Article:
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Tourists to London who pay cash for Tube or bus rides already face the highest public-transport fares for any city - and from Tuesday prices for those without pre-paid cards will rise by a third.

From 2 January, the minimum fare for any Tube journey that touches central London increases from £3 to £4. This fare applies equally to the one-sixth-of-a-mile hop from Leicester Square to Covent Garden and the 22-mile trip from one end of the Jubilee Line to the other.

The comparable fare for users of an Oyster pre-paid card is £1.50 within central London (zone 1), rising to £3.50 for trips to Heathrow. Outside weekdays between 7am and 7pm, the highest Oyster fare falls to £2.

"The big differential between cash and Oyster-card fares is designed to speed up the system by getting people to switch from cash to Oyster," explained Ken Livingstone, the Mayor of London. "I want to see every Londoner paying the lowest possible fares."

At present only one in 16 Tube journeys is paid for with cash, and many of those trips are thought to be made by tourists who may be unaware of the sharp differential. On the buses, cash customers will see the flat fare rise from £1.50 to £2; the comparable rate for Oyster card holders is £1.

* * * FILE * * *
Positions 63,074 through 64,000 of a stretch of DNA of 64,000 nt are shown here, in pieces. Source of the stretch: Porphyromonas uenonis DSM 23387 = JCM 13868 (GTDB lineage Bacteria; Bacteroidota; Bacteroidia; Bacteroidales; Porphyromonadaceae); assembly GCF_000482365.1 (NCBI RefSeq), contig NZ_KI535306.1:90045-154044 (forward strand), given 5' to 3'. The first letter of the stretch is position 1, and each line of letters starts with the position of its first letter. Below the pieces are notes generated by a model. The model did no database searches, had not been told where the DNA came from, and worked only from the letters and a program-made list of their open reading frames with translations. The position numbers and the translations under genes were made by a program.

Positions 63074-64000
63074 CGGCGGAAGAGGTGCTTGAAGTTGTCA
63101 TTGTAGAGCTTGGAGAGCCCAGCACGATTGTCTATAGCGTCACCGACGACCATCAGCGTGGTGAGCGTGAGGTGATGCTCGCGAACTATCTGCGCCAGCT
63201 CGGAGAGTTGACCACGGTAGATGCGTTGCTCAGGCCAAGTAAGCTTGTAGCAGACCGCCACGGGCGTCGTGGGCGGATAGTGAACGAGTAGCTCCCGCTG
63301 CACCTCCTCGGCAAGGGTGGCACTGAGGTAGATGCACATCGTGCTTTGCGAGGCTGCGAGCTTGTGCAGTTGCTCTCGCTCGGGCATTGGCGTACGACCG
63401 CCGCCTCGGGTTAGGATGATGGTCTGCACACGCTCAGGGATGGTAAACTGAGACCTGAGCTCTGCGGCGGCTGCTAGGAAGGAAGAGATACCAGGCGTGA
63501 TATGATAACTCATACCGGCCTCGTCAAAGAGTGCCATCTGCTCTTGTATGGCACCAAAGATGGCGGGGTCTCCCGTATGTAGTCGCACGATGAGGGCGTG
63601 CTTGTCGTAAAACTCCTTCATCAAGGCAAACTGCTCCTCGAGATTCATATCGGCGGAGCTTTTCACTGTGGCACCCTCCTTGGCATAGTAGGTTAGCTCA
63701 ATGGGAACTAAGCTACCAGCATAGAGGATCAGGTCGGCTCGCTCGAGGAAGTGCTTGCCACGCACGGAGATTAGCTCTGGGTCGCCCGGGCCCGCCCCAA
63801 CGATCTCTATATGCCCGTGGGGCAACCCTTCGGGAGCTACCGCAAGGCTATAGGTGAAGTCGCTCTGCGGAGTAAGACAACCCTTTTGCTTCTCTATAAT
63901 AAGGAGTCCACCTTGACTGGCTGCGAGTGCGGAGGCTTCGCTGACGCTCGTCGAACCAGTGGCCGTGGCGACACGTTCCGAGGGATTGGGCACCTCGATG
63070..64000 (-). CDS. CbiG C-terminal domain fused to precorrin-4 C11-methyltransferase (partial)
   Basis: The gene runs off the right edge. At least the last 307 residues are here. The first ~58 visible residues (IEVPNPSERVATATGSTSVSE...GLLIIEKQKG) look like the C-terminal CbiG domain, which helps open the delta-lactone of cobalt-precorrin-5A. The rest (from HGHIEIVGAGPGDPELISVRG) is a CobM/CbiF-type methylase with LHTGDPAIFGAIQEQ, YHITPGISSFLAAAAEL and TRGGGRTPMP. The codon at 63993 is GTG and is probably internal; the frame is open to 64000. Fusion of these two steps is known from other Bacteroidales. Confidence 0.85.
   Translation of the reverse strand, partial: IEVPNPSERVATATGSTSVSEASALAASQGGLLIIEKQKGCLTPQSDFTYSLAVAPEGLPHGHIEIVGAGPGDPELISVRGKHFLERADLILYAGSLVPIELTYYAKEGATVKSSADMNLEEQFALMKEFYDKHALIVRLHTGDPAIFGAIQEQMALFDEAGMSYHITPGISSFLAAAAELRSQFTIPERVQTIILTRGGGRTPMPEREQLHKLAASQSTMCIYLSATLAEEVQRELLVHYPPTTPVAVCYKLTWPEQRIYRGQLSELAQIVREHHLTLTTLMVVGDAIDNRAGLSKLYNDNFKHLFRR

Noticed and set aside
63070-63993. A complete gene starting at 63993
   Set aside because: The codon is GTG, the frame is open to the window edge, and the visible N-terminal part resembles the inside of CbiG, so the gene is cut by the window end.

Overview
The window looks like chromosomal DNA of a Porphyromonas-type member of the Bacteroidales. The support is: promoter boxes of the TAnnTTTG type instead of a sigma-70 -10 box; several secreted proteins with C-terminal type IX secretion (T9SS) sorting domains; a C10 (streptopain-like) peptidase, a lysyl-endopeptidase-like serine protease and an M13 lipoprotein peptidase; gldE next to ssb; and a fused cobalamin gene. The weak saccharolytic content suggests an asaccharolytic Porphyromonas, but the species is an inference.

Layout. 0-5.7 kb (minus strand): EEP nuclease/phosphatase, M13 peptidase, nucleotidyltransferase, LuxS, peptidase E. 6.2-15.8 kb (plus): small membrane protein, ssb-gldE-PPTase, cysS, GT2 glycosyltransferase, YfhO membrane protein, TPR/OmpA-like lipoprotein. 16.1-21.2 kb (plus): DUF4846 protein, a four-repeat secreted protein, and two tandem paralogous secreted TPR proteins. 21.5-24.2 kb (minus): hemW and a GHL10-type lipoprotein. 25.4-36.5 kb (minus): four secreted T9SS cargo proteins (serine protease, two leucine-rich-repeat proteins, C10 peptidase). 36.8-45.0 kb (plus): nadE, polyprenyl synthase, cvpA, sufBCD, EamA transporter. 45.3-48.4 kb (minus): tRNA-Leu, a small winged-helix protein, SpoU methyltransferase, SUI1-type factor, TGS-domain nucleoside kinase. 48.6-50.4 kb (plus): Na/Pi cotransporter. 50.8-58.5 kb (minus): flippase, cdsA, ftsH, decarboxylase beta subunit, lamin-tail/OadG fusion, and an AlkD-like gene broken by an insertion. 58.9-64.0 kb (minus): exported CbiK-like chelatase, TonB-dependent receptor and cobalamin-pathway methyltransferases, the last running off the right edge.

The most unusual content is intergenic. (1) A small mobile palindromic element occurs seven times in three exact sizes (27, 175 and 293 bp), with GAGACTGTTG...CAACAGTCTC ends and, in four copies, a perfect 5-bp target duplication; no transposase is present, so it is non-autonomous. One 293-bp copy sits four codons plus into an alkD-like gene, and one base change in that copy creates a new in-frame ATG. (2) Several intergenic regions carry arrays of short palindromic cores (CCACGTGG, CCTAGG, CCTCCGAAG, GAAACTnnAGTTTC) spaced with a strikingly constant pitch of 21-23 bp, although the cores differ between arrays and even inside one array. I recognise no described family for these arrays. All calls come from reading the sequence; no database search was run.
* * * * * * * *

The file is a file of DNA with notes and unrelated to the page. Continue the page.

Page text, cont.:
The capital's £4 minimum Underground fare is more than twice the rate any other large city in the world. Even in Tokyo, the cash fare for a short journey on the Metro costs just 160 Yen (70p), less than half the pre-paid rate in London.

Short-term visitors to London will benefit from obtaining a pay-as-you-go Oyster card. The card itself costs £3, plus pre-payment for fares of any sum up to a maximum of £50.

A full refund for the card and any unspent balance can be obtained at the end of the visit to London, though pre-paid Oyster cards can also be lent to other people or used at any time in the future.

The card is obtainable at Tube stations and many London newsagents; to plan in advance, call 01561 376081 or visit